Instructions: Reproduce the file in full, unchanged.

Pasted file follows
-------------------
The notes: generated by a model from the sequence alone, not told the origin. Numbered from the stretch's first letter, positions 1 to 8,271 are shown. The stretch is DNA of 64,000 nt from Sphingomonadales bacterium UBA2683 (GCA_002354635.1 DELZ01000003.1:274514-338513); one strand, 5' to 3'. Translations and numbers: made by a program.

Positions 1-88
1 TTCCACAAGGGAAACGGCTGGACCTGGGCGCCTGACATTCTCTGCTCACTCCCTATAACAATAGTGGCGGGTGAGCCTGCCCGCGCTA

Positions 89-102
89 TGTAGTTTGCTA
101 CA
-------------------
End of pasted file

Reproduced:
The notes: generated by a model from the sequence alone, not told the origin. Numbered from the stretch's first letter, positions 1 to 8,271 are shown. The stretch is DNA of 64,000 nt from Sphingomonadales bacterium UBA2683 (GCA_002354635.1 DELZ01000003.1:274514-338513); one strand, 5' to 3'. Translations and numbers: made by a program.

Positions 1-88
1 TTCCACAAGGGAAACGGCTGGACCTGGGCGCCTGACATTCTCTGCTCACTCCCTATAACAATAGTGGCGGGTGAGCCTGCCCGCGCTA

Positions 89-102
89 TGTAGTTTGCTA
101 CA